Tetlin National Wildlife Refuge
Bordered by the Alaska Highway on the north and Canada on the east, Tetlin National Wildlife Refuge consists of dynamic landscape of forests, wetlands, tundra, lakes, glacial rivers and foothills that rise to the snowy peaks of the Alaska Range. The 730,000-acre refuge is found in the upper Tanana River valley and is sometimes called the 'Tetlin Passage' because it serves as a major migratory route for birds traveling to and from Canada, the Lower 48 and both Central and South America. While many of the birds move on to other breeding grounds, about 117 species remain in Tetlin to nest.
Tetlin Refuge also supports a variety of large mammals. Dall sheep dot the higher slopes while moose feed on the tender new growth that springs up in the wake of frequent lightning caused fires. Wolves, grizzly and black bears and members of three different caribou herds range over the refuge. Tetlin waters support whitefish, Arctic grayling, northern pike and burbot.
Thanks to its proximity to the Alaska Highway - the refuge boundary is adjacent to the south side of the highway for almost 65 miles - Tetlin offers a wide range of activities and facilities, including hiking, birding, camping, fishing and hunting. Birding is best in spring and fall and easily done from pullouts along the Alaska Highway that overlook wetlands, ponds and lakes.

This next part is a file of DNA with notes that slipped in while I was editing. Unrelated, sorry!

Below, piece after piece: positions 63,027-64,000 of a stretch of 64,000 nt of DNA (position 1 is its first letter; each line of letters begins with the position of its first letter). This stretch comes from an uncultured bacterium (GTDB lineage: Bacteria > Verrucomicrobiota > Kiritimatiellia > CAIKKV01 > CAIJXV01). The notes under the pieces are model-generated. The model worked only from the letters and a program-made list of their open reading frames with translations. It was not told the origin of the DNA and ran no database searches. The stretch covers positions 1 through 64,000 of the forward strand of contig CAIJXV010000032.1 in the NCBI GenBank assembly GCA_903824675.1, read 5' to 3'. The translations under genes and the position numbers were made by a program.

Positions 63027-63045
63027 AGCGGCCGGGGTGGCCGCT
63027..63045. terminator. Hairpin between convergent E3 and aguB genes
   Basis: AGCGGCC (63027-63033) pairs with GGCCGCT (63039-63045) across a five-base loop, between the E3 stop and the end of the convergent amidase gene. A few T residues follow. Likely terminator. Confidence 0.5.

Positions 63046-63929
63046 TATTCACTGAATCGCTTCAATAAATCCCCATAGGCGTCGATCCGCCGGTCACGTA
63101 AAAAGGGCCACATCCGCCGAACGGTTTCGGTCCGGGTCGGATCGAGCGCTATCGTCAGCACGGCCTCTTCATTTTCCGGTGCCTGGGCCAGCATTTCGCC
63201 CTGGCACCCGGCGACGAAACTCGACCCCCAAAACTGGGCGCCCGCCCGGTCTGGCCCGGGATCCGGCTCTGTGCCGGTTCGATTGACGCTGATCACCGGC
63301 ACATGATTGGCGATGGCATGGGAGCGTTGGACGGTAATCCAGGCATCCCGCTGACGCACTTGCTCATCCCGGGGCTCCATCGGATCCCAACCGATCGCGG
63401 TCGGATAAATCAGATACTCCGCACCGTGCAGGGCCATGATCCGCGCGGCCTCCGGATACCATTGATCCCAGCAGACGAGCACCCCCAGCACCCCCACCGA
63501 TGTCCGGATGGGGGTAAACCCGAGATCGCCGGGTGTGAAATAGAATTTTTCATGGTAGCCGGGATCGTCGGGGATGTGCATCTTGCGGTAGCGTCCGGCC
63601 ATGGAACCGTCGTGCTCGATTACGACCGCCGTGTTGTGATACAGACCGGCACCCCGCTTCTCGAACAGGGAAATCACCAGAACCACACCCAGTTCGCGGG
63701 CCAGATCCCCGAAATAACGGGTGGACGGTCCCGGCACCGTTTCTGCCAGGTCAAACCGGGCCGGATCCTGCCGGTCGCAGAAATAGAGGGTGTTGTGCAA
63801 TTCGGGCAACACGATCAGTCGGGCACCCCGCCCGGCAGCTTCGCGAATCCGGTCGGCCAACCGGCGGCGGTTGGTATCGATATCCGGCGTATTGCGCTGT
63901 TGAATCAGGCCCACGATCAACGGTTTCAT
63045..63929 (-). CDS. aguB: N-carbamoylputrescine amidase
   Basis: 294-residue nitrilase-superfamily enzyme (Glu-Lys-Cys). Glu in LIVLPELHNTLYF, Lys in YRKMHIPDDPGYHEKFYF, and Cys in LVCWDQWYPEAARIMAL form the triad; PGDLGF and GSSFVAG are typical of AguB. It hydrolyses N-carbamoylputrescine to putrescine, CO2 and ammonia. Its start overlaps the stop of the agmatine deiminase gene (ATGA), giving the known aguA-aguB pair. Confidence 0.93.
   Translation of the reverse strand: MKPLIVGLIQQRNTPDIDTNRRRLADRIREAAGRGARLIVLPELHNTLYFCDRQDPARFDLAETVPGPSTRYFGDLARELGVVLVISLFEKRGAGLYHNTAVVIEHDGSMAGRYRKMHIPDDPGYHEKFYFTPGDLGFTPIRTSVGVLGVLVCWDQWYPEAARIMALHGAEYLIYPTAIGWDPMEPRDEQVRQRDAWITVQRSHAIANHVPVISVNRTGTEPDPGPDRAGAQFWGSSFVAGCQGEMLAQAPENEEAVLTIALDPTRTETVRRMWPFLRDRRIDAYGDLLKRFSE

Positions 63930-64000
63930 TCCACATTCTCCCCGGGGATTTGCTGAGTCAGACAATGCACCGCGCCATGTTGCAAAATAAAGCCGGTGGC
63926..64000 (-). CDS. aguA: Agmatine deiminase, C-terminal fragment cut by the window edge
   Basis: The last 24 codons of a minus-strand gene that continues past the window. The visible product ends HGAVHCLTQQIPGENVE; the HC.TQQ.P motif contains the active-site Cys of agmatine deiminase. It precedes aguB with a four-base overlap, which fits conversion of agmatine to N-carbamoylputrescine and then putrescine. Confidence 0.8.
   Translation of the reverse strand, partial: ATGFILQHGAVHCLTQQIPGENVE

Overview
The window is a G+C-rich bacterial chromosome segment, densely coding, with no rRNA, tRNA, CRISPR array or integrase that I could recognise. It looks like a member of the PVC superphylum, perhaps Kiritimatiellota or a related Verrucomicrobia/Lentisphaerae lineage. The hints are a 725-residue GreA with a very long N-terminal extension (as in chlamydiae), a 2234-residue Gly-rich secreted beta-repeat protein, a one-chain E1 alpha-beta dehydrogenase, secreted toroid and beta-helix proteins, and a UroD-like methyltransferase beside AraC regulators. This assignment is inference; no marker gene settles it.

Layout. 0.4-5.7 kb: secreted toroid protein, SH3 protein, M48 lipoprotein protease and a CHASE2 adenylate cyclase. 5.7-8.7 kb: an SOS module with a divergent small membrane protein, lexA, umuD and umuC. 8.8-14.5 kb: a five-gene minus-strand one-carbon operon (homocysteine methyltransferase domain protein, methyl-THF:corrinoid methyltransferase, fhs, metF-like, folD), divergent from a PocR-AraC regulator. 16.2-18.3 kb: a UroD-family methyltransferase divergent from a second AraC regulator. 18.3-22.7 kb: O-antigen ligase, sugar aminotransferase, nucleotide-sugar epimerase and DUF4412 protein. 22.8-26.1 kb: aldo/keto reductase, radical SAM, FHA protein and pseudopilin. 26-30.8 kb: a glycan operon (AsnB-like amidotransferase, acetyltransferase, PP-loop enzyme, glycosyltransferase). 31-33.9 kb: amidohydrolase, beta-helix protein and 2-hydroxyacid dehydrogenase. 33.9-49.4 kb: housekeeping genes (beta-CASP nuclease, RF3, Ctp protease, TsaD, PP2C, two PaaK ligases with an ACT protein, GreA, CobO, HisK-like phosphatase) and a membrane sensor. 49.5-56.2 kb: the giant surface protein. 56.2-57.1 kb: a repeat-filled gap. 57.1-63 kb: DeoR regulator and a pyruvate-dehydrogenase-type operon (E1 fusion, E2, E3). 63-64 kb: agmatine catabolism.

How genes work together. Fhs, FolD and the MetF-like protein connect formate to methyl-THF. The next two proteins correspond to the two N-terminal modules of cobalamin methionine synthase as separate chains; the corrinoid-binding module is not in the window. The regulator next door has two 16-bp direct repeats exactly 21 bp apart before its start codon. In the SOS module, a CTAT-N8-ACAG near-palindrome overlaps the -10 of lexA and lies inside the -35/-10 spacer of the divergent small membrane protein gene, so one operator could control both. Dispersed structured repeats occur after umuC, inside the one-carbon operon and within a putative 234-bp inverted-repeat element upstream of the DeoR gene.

One of the best ways to explore Tetlin Refuge is by canoe. Lakes at both of the refuge's campgrounds offer easy paddling while others paddle Desper and Scottie Creeks. The clear, slow moving streams are accessed at Mile 1223 and Mile 1225 of the Alaska Highway and can be a one day outing to overnight trips of up to 17 miles. Longer canoeing trips are possible on the Chisana River as are opportunities for backpacking.